When the economy grows, businesses grow, people earn more money, profits are higher, and they pay additional taxes on the new income. In 2005, tax revenues grew by $274 billion, or 14.5 percent; it's the largest increase in 24 years. Based on tax collections to date, the Treasury projects that tax revenues for this year will grow by $246 billion, or an 11 percent increase. The increase in tax revenues is much better than we had projected, and it's helping us cut the budget deficit.
One of the most important measures of our success in cutting the deficit is the size of the deficit in relation to the size of our economy. Think of it like a mortgage. When you take out a home loan, the most important measure is not how much you borrow; it is how much you borrow compared to how much you earn. If your income goes up, your mortgage takes up less of your family's budget. Same is true of our national economy. When the economy expands, our Nation's income goes up and the burden of the deficit shrinks. And that's what's happening today. Thanks to economic growth and the rise in tax revenues, this year the deficit will shrink to 2.3 percent of GDP. That's about the same as the average over the past 40 years.
Here are some hard numbers: Our regional projection for this year's budget deficit was $423 billion. That was a projection. That's what we thought was going to happen. That's what we sent up to the Congress: "Here's what we think." Today's report from OMB tells us that this year's deficit will actually come in at about $296 billion.
That's what happens when you implement progrowth economic policies. We faced difficult economic times. We cut the taxes on the American people because we strongly believe that the American people should lead us out of recession. Our small businesses flourished, people invested, tax revenue is up, and we're way ahead of cutting the deficit—Federal deficit in half by 2009.
As a matter of fact, we're a year ahead of fulfilling a pledge that I told the Congress and the American people. I said to the American people, give this plan a chance to work. We worked with Congress to implement this plan. I said, we can cut the Federal deficit in half by 2008—or 2009. We're now a full year ahead of schedule. Our policies are working, and I thank the Members of Congress for standing with us.
See, we cannot depend on just a growing economy, though, to keep cutting the deficit. That's just one part of the equation. We also got to cut out wasteful spending. See, it's okay to create revenue growth; that's good. But if we spend all that revenue growth on wasteful programs, it's not going to help us meet our objectives. And so the second half of the equation is for this administration to continue working with the Congress to be wise about how we spend the people's money.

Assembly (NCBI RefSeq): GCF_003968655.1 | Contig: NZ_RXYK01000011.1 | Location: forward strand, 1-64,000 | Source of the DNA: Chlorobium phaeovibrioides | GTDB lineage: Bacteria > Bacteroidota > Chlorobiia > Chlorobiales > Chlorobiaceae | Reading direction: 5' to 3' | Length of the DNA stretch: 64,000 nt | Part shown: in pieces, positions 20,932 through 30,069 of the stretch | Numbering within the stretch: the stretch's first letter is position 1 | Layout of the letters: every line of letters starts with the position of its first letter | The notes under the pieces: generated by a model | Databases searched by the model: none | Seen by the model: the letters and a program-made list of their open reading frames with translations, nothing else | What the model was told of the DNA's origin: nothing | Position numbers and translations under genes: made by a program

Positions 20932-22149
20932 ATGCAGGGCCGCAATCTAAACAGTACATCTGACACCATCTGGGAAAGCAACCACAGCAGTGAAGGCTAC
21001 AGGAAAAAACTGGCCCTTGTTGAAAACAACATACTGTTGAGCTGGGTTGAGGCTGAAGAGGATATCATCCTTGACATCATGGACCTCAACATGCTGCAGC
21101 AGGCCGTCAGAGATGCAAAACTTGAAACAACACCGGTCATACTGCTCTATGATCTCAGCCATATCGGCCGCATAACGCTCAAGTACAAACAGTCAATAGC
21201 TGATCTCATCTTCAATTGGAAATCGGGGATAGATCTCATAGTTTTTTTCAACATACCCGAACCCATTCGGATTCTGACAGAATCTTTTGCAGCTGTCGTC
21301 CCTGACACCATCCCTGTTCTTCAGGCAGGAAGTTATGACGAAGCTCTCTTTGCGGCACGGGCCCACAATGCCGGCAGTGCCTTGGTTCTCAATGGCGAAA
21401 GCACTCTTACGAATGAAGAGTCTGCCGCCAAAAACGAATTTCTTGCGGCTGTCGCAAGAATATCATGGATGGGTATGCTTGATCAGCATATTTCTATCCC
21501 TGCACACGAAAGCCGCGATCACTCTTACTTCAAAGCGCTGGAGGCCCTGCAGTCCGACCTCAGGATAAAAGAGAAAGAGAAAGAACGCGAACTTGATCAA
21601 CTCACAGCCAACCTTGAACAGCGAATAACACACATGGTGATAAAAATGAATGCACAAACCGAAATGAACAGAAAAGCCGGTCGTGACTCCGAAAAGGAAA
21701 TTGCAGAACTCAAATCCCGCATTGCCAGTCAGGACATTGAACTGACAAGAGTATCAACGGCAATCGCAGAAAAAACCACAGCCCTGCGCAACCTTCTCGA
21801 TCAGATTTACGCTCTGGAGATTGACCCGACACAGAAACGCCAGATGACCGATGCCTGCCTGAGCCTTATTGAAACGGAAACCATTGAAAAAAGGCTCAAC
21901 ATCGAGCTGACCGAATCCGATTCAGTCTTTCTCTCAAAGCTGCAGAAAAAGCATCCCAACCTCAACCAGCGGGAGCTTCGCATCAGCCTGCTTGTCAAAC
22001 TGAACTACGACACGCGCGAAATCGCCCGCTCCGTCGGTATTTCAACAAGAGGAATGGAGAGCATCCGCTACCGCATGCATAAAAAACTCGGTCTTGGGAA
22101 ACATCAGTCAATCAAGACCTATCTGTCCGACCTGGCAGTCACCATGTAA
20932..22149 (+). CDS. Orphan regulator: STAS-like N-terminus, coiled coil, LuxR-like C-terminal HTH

Every year, Congress votes to fund the day-to-day spending of the Federal Government. That's called discretionary spending. In other words, the Congress decides how much to spend on these types of programs on an annual basis. Every year since I took office, we've reduced the growth of discretionary spending that's not related to the military or homeland security. I told you, our priorities are our military and protecting the homeland. But on other programs, we've reduced the growth of that discretionary spending. The last two budgets have actually cut this kind of spending.
The philosophy is clear: Every American family has to set priorities and live within its budget, and so does the Federal Government. And I thank the Members of Congress for making the tough votes, setting priorities, and doing the hard work on behalf of the taxpayers of this country.
We made good progress with the emergency spending bill that Congress approved in June. You might remember the debate leading up to that supplemental bill. And there was a good, constructive debate. And I weighed in. I said that we got to make sure that the emergency funding in the bill supported our troops and provided help to citizens that were hit by last year's hurricanes and to prepare for the dangers of an outbreak of pandemic flu.
The onset—I also set limits that I thought were acceptable. In other words, we came up with our view of what would be a rational spending limit for this important piece of legislation. And I made it clear to the Congress, they sent me a bill that went over the limit, I'd veto it. We got good relations with Congress. People took that threat seriously because I meant it. Congress responded by removing nearly $15 billion in spending that had been added to the bill. By meeting the limit I'd set, Congress ensured funding for vital programs and provided a good example of fiscal discipline.
The next test is whether or not we can get a line-item veto out of the United States Senate. A line-item veto is an important tool for controlling spending. See, it will allow the President to target unnecessary spending that sometimes lawmakers put into large bills. Today, when a lawmaker loads up a good bill with wasteful spending, I don't have any choices. I either sign the bill with the bad spending or veto the whole bill that's got good spending in it. And I think it would be wise if we're seriously concerned about wasteful spending to enable the executive branch to interface effectively with the legislative branch to eliminate that kind of wasteful spending.